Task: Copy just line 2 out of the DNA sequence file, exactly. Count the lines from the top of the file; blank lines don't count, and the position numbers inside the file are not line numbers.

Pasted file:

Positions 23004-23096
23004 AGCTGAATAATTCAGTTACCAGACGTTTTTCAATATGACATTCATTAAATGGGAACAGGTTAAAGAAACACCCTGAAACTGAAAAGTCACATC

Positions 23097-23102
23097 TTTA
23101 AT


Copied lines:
23004 AGCTGAATAATTCAGTTACCAGACGTTTTTCAATATGACATTCATTAAATGGGAACAGGTTAAAGAAACACCCTGAAACTGAAAAGTCACATC